Stocks closed down sharply in the second-worst daily decline of the year as the woes in the subprime mortgage market continued to rattle the major markets, particularly financial stocks.
"I don't think this is over," said Patrick Fay, director of equity trading at DA Davidson, in an interview with CNBC.com.
Fay said he "absolutely" expects further selling later this week. "The market has been overdone for a while and it needs a correction."
"Investors are still very, very concerned obviously," Hugh Johnson, chief investment officer at Johnson Illington Advisors, told CNBC. "There are deep concerns about a possible credit crunch and the impact that would have on the economy; there are a lot of negative feelings out there today."
Carter Worth, chief technical strategist at Oppenheimer, told CNBC.com the rally off the market's lows in late February is likely over.
"The next move for equities is down," he said. "HSBC announced long before New Century Financial that the subprime industry was going to be weak. That was five weeks ago and (the market) has been down ever since."
Financial stocks, homebuilders and REITs were the targets of intense selling. The financial sector was the biggest loser among the the ten S&P 500 sectors, which were all trading in negative territory.
Brian Gendreau, investment strategist with ING Investment Management, told CNBC that a noon report showing a jump in delinquency rates for subprime mortgages spooked investors.
"A lot of these concerns may be overblown," said Gendreau. "The economy is fairly strong and the labor markets have been really strong."
"Six weeks ago nobody knew what subprime meant, now it's the buzz everybody's talking about," Randy Bateman, chief investment officer at Huntington Funds, told CNBC.com. "I don't necessarily think this will have a ripple effect outside the subprime area, but it is something that is causing the market concern."
But some investors remained upbeat despite Tuesday's market decline.
"We've got stability coming back into the global markets," said Arthur Hogan, managing director at Jefferies. "We're not waking up and seeing multiple percentage point gains or losses across the board in Asia, Europe or here. We're shifting our focus back to fundamentals and we're less concerned about momentum and psychology."
The New York Stock Exchange suspended trading of New Century Financial and said it would delist the stock. New Century appears to be on the brink of bankruptcy as the company said its lending activities are under investigation by the U.S. Securities and Exchange Commission and said it has received a subpoena for certain documents from the state of California.
Shares of mortgage bank Accredited Home Lenders plunged wider than 60% on liquidity concerns. The company said Tuesday $190 million in margin calls from its lenders has depleted cash reserves. Bear Stearns downgraded the stock on Tuesday to "peer perform" from "outperform" but said a sale of the company remains a possibility.
Goldman Sachs was a bright spot after it reported diluted earnings per common share of $6.67, beating expectations. Analysts surveyed by Thomson Financial were predicting profits would drop slightly to $4.90 a share from $5.08 a share in the year-ago period. Shares opened up but turned lower in afternoon trading, however, mirroring a drop in the overall markets.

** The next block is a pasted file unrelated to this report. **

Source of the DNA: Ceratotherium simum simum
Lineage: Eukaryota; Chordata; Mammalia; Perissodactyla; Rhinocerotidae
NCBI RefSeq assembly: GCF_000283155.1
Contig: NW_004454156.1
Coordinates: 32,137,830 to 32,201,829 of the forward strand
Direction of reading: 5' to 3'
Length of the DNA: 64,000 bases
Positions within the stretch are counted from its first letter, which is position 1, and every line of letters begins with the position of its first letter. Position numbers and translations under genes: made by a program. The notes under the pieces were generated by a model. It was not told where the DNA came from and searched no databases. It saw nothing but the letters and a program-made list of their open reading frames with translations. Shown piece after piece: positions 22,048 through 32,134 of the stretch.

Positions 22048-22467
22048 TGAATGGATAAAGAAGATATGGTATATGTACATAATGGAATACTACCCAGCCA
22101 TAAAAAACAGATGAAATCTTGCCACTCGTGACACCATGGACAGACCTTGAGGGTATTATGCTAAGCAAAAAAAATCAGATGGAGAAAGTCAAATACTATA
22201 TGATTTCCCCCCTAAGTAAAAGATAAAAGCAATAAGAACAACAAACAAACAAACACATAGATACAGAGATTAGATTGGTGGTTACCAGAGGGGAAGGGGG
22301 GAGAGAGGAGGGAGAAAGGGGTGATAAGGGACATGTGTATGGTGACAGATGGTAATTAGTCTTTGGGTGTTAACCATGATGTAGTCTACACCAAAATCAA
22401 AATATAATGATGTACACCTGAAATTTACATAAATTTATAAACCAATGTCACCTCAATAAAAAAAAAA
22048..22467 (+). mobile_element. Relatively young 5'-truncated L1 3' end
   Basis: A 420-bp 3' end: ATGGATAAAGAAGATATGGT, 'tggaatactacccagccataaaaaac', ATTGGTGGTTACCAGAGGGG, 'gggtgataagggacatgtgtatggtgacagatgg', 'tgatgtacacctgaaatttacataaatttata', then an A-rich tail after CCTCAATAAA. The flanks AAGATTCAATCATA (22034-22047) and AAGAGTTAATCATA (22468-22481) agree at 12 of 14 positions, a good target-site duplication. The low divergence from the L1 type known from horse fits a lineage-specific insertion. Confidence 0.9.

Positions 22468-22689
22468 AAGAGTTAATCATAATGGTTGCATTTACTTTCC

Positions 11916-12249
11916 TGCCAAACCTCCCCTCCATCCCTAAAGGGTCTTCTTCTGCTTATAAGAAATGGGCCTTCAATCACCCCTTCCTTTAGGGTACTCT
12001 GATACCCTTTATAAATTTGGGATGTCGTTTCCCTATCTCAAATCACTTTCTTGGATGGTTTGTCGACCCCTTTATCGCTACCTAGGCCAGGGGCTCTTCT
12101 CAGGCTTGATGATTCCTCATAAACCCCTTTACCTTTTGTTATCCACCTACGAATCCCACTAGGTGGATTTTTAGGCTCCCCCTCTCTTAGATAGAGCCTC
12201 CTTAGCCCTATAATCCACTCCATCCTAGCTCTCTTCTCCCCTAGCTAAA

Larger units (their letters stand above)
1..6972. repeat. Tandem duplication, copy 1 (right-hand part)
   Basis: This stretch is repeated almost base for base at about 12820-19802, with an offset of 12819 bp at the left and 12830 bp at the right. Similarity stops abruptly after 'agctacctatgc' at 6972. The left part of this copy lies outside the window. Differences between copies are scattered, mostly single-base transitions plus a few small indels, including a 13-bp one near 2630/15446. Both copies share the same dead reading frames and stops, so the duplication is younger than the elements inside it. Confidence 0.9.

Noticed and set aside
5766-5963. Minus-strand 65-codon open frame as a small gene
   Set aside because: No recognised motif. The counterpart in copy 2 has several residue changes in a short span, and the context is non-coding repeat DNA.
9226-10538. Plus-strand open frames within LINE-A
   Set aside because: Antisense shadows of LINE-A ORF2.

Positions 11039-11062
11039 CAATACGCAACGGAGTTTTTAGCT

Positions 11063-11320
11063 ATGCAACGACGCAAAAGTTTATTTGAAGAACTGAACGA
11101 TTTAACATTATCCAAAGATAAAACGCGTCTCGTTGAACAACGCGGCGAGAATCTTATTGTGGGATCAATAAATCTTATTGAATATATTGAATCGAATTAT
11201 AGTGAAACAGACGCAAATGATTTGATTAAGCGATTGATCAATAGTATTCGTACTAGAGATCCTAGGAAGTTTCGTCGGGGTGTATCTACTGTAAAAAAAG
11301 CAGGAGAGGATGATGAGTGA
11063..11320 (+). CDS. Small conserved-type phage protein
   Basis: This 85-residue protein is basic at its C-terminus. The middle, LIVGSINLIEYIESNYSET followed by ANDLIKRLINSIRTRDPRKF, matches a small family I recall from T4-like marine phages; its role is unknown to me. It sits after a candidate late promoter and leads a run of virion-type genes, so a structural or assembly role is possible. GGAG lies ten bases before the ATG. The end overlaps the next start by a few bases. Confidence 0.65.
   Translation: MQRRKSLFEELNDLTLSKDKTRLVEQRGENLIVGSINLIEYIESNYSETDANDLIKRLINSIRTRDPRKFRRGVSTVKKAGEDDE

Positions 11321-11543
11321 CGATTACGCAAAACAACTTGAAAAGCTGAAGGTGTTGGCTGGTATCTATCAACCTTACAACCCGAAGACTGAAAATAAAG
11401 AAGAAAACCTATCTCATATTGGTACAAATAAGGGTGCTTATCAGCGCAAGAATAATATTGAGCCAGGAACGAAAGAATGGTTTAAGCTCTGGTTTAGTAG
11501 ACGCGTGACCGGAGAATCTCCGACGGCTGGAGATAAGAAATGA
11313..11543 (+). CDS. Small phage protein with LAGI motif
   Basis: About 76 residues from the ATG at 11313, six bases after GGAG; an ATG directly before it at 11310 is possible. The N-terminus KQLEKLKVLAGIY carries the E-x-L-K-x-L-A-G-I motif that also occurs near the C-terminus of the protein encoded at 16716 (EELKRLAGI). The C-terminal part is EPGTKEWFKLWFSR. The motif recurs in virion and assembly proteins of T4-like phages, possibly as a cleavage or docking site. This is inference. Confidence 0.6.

Citigroup raised its offer for Nikko Cordial, Japan's third-biggest securities firm, by 26% to $13.4 billion on Tuesday. Citigroup announced it would pay 1,700 yen a share for Nikko, up from last week’s offer of 1,350 yen.
Qualcomm boosted its second-quarter earnings and sales guidance, citing stronger-than-expected worldwide demand for products based on its CDMA mobile phone technology. Qualcomm shares rose while shares or rival Texas Instruments fell after the company issued in-line earnings and sales guidance for the first quarter.
Billionaire investor Carl Icahn said his affiliated entities will initiate a tender offer for WCI Communities at $22 a share.
New York light crude futures closed down 1.7%, falling for the fourth straight session. Crude is down 5.1% year to date.
On Tuesday morning, the Commerce Department said retail sales in February rose 0.1%, less than expected. Economists surveyed by Dow Jones Newswires and CNBC expected a 0.3% increase in overall retail sales for February, compared with no change the month before.
The dollar fell against the yen while treasury prices rose following the retail sales data, sending yields lower.
European Shares Slip, Asian Markets Close Mostly Lower
London's FTSE-100, the Frankfurt DAX and the Paris CAC-40 all closed in the red.
In London, music and book group HMV issued a profit warning as it announced the outcome of a strategic review to better cope with tough competition from supermarkets and the Internet.
Tokyo's Nikkei 225 Average snapped a three-day winning streak to finish weaker in quiet trade as exporters such as Sony lost ground on continued concern about the outlook for the key U.S. market.
South Korea's Kospi Index ended down as Korea Exchange Bank fell on worries regulators would review its approval of the lender's sale to U.S. fund Lone Star, but power provider KEPCO gained after oil prices fell.
Hong Kong stocks were lower, pacing soft Asian markets, but property stocks outperformed ahead of a land auction later in the day. The Shanghai Composite Index bucked the trend and edged higher, adding to five straight days of gains, but many financials were soft and traders expect substantial profit-taking around the 3,000 level.